Journalism reserves stolen from library
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Professors provide replacement books for stolen library reserve copies.
Within the first two weeks of this spring semester, at least two books went missing from the circulation desk, leaving many students without the option of reading their class textbook on reserve.
“I’ve been putting book on reserve for 27 years in various schools and this is the first time I’ve had one stolen,” said Terry Finnegan, a Journalism Professor of “Writing for Broadcasting”, a course new to American River College this semester.
“I find it appalling,” said Professor Kel Munger, whose personal copy of the textbook on reserve for JOUR 300 also went missing. “The idea that a student would deprive other students of access to a valuable resource is simply unconscionable.”
To check out a book on reserve, students must provide a student access card at the circulation desk, along with the “call number” for that book, and must return the book within the designated time period.
Rental times range from one hour to two weeks, depending on the professors’ request. However, according to an email written to Finnegan by Melissa Karas, Lead Library Media Technical Assistant at ARC, the book for JOUR 350 was checked out using a stolen access card, leaving almost no way of tracking down the actual student who checked out the book.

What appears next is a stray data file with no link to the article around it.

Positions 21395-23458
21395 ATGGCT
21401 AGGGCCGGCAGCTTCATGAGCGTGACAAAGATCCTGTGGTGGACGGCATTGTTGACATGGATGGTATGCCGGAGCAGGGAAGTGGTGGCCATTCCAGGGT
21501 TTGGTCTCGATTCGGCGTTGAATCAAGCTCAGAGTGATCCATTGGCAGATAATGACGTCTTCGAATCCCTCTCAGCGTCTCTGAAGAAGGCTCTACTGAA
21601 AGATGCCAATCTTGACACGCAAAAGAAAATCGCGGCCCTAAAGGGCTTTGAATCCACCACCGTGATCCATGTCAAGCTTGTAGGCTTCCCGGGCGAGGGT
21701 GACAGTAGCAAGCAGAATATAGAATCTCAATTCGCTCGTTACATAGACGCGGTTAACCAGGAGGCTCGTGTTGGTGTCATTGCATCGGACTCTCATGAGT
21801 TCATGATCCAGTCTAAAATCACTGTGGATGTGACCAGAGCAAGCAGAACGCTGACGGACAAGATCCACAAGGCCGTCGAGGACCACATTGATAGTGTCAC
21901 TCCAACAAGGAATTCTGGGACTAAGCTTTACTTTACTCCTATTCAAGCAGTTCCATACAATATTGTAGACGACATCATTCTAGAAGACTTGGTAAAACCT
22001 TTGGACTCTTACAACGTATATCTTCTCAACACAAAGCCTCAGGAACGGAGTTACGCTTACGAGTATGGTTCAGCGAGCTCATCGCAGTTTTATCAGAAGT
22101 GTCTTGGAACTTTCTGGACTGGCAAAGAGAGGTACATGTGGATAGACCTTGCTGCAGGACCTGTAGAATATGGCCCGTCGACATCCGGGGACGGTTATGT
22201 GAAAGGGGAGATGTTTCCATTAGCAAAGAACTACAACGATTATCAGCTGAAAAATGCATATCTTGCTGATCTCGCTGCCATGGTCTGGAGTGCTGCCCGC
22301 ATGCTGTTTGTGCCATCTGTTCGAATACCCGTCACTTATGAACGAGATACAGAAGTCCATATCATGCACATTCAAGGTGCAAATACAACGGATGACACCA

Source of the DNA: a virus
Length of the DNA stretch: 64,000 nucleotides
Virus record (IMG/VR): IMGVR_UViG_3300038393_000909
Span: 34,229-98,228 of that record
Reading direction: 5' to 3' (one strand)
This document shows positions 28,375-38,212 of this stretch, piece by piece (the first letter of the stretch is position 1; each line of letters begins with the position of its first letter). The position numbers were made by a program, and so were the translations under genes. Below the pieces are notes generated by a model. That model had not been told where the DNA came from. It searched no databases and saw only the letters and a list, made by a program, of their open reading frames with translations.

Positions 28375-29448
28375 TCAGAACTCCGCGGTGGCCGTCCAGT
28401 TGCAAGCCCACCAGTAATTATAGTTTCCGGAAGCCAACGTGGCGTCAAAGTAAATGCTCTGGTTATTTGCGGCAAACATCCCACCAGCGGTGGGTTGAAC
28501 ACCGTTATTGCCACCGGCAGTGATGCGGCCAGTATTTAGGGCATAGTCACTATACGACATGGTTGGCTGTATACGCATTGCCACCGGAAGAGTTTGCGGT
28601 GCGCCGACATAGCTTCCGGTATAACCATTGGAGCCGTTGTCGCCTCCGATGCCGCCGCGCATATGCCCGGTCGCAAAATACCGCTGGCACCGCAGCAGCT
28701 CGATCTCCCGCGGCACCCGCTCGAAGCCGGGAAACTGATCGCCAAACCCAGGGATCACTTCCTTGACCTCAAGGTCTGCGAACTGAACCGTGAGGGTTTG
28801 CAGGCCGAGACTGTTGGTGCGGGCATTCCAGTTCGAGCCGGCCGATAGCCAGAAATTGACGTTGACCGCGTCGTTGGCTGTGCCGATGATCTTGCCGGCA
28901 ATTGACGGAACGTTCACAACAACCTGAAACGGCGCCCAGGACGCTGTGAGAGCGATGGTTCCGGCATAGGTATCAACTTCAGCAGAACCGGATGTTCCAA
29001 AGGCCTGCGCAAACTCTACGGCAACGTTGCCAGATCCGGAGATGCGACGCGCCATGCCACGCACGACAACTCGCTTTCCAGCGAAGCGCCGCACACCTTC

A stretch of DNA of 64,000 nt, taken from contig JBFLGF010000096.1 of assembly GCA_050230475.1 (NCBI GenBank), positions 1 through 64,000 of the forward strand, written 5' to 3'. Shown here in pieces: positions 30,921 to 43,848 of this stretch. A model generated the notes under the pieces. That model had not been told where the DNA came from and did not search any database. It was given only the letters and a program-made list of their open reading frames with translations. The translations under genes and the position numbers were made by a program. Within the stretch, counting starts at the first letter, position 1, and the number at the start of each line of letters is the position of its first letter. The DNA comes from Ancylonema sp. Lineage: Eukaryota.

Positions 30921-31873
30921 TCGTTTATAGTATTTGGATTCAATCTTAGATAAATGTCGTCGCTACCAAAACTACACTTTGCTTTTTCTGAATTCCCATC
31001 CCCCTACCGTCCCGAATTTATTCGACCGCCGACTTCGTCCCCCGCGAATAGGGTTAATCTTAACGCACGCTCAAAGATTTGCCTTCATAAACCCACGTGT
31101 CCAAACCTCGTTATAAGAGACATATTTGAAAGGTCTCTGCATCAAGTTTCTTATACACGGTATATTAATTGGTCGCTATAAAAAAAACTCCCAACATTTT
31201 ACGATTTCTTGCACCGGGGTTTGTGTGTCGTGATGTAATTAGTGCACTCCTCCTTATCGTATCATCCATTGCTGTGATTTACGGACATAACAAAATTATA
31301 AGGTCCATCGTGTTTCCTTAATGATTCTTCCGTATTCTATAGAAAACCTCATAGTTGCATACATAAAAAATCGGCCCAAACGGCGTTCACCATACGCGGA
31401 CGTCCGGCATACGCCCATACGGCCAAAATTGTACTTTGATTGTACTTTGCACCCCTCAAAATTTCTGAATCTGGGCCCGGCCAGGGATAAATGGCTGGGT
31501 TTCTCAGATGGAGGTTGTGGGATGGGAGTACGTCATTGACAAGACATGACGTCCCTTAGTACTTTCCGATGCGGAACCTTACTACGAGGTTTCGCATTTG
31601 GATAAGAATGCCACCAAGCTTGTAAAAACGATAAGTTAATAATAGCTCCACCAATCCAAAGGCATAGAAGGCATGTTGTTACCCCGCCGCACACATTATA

“While we do check the picture on the card, the person who stole the book was similar looking to the picture,” Karas said. “Unfortunately, our cameras aren’t good enough to get a closer look at the person who took the item.”
On top of rising tuition costs, textbooks are a large expense for students. Professors put books on reserve to ease that burden.
“There are some kids who… can’t afford to rent one and they can’t afford to purchase one. It’s a courtesy to them,” said Finnegan.
Munger, who provided her personal copy of the book to the library said, “Like many of my students, I am now out of a substantial amount of money if it is, in fact, gone for good.”
To replace the textbook, Finnegan and Munger must either request a new book from the publisher or personally provide their own copy again.
For Finnegan, it’s not that the book was stolen, but how he found out about its loss that disappoints him the most.
“What really upset me is that I wasn’t notified by the library, I was told by a student,” he said. “I should have been notified by [the library] because it was a book I gave them and entrusted to them, and it lasted six days.”